I'm working on the assumption that all of you are fairly well informed about corporate social responsibility and environmental stewardship. In the time allowed to me, I don't propose to re-plow old ground—although I dare say that given your witness list, there will be quite a number of witnesses who do want to raise to your attention some very, very serious issues regarding CSR and environmental stewardship.
Ironically, the tabling of the press release and the setting up of a dedicated counsellor foreclose the debate about CSR. The government, by doing so, has in fact confirmed that we—meaning Canada—do have a CSR problem and proposes to address it in particular way. So the debate about whether we should or we shouldn't is now over. Now we're on to the question of what is the appropriate methodology.
So essentially you have three approaches. You have this approach, which is the round table report. You have the second approach, which is the government's press release with an order in council attached. And you have Bill .
For the purposes of our discussion, this approach is off the table. It is very clear that whatever response this government is going to give to CSR, it has given it already. It is reasonable to conclude that the Prime Minister has done pretty well everything he's going to do about CSR during this government.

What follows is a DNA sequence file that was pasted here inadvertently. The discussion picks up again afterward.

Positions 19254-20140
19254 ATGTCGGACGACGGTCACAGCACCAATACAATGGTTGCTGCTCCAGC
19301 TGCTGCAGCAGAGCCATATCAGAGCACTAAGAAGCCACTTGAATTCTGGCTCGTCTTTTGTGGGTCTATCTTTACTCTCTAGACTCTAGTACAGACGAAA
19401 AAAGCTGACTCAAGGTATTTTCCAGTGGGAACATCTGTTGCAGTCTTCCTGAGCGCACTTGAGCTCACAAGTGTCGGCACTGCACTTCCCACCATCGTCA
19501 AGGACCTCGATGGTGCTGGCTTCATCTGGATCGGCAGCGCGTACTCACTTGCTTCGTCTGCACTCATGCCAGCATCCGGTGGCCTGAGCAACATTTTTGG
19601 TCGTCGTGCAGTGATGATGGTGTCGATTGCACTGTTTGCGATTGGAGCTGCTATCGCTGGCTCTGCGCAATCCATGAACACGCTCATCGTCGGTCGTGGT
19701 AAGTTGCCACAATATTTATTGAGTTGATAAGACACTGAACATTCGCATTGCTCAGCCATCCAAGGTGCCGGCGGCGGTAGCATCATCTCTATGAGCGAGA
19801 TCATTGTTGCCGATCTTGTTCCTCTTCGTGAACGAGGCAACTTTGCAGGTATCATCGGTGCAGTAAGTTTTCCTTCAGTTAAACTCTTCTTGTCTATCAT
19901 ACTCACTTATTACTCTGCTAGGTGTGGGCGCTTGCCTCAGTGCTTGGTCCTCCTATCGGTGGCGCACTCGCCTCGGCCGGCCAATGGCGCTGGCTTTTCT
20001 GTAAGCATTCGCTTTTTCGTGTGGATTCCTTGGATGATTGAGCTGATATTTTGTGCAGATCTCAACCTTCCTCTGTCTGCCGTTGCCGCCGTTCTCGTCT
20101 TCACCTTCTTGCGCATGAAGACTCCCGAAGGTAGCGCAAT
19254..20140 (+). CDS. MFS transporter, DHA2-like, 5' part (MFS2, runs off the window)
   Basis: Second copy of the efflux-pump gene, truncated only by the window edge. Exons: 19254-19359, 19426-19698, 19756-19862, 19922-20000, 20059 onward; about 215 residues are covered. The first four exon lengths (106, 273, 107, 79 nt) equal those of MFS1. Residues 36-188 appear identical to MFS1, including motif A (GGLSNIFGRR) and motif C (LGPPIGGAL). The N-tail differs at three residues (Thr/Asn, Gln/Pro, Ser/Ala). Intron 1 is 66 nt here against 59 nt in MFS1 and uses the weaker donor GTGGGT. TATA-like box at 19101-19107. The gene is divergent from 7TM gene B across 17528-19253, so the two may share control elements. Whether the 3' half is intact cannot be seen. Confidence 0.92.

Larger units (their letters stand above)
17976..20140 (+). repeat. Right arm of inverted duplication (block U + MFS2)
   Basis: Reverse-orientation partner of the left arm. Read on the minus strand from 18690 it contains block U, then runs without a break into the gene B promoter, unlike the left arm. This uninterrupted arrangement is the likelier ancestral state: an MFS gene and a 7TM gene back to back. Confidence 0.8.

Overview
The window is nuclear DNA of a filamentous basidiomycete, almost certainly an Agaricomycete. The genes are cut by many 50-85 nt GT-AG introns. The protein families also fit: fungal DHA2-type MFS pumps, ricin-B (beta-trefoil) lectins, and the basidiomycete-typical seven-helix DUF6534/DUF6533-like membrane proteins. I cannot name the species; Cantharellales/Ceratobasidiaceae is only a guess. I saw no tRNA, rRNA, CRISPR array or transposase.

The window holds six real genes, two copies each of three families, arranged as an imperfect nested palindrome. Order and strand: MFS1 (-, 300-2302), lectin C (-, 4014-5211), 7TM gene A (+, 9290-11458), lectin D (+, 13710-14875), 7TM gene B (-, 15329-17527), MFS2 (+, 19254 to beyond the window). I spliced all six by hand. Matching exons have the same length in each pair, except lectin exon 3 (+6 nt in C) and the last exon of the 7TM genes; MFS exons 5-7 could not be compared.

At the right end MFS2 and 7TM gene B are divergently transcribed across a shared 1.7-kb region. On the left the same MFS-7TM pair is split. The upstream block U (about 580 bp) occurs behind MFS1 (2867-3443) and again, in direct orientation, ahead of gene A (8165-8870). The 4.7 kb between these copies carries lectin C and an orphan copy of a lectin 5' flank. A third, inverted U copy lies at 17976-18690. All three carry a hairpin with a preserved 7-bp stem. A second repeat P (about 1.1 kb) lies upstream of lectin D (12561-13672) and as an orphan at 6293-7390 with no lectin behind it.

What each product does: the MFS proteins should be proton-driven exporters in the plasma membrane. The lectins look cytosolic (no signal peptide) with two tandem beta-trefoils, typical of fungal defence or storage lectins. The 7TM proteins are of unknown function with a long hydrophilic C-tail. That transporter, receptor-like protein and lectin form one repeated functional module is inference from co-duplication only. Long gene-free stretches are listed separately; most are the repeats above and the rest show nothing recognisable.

What he has proposed instead is the appointment, by order in council, of a counsellor dedicated to CSR, with a mandate to educate and investigate. I have no great objection to the Government of Canada educating and encouraging Canadian companies to be world leaders and to adopt best practices on CSR. That should be applauded. My objection is to the investigative part of the mandate, which, in my judgment, has the appearance of doing something while doing little or nothing.
The counsellor is an order in council appointment. It's trite but true, but what a Prime Minister can make, a Prime Minister can unmake. The appointment will only last as long as the Prime Minister wants it to last, and if the counsellor strikes a course just a touch too independent for the Prime Minister, he will have his appointment revoked or suffer the fate of a death by a thousand cuts--witness Mr. Page, in the Library of Parliament. There is nothing like having your budget cut to curb your investigatory enthusiasm.
Bill , on the other hand, proposes a legislative mandate that will not be subject to the whims of a Prime Minister or, indeed, of any Prime Minister. A repeal of the order in council requires a pen and a piece of paper in the hands of a Prime Minister, whereas a repeal of an act of Parliament requires an act of Parliament--two very different beasts.